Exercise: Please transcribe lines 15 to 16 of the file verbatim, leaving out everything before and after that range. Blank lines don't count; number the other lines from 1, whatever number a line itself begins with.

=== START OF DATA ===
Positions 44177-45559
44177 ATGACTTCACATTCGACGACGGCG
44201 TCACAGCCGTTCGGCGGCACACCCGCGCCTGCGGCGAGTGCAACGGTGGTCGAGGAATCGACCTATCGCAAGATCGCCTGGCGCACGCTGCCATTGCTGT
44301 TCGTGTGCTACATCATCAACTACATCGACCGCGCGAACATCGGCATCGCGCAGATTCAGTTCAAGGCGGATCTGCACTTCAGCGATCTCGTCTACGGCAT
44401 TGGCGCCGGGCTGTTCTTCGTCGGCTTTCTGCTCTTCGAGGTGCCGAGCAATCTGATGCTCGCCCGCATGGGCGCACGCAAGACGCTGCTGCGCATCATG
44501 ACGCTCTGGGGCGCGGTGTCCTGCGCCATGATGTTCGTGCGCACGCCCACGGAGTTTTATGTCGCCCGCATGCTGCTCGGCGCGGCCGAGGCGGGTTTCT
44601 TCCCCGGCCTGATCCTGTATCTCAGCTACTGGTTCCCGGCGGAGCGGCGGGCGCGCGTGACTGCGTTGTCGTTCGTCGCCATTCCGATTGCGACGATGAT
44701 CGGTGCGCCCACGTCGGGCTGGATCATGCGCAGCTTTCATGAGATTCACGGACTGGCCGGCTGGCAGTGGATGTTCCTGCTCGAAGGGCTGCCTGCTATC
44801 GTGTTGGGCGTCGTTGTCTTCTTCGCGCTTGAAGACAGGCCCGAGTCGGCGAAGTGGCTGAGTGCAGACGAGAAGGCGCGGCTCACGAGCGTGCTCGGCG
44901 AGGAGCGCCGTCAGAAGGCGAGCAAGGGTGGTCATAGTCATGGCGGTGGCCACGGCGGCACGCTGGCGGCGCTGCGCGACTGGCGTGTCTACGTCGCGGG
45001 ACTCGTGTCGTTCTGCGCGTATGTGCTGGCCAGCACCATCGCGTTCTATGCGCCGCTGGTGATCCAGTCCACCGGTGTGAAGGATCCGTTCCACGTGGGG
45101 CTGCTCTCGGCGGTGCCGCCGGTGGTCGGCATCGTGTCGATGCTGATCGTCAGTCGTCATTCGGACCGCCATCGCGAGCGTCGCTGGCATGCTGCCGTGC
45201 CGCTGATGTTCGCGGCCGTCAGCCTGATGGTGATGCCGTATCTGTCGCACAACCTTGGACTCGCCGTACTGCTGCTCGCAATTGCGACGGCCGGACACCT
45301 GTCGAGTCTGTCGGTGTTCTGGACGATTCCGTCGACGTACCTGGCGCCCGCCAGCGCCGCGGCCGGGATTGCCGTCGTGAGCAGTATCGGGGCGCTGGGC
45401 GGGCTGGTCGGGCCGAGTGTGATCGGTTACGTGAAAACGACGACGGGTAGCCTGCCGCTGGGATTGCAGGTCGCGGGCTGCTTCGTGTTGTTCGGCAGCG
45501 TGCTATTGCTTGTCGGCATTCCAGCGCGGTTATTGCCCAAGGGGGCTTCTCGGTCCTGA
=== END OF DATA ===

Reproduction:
45401 GGGCTGGTCGGGCCGAGTGTGATCGGTTACGTGAAAACGACGACGGGTAGCCTGCCGCTGGGATTGCAGGTCGCGGGCTGCTTCGTGTTGTTCGGCAGCG
45501 TGCTATTGCTTGTCGGCATTCCAGCGCGGTTATTGCCCAAGGGGGCTTCTCGGTCCTGA